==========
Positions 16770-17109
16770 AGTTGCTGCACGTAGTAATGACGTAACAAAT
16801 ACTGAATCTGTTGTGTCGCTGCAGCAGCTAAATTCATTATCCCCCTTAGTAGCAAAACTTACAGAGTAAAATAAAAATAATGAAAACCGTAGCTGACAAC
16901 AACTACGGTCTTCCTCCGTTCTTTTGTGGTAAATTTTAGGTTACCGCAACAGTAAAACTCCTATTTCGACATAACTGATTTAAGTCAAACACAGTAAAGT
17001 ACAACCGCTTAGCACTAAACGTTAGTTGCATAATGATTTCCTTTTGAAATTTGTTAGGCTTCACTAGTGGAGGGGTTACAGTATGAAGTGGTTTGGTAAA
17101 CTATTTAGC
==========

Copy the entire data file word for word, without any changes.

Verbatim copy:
Positions 16770-17109
16770 AGTTGCTGCACGTAGTAATGACGTAACAAAT
16801 ACTGAATCTGTTGTGTCGCTGCAGCAGCTAAATTCATTATCCCCCTTAGTAGCAAAACTTACAGAGTAAAATAAAAATAATGAAAACCGTAGCTGACAAC
16901 AACTACGGTCTTCCTCCGTTCTTTTGTGGTAAATTTTAGGTTACCGCAACAGTAAAACTCCTATTTCGACATAACTGATTTAAGTCAAACACAGTAAAGT
17001 ACAACCGCTTAGCACTAAACGTTAGTTGCATAATGATTTCCTTTTGAAATTTGTTAGGCTTCACTAGTGGAGGGGTTACAGTATGAAGTGGTTTGGTAAA
17101 CTATTTAGC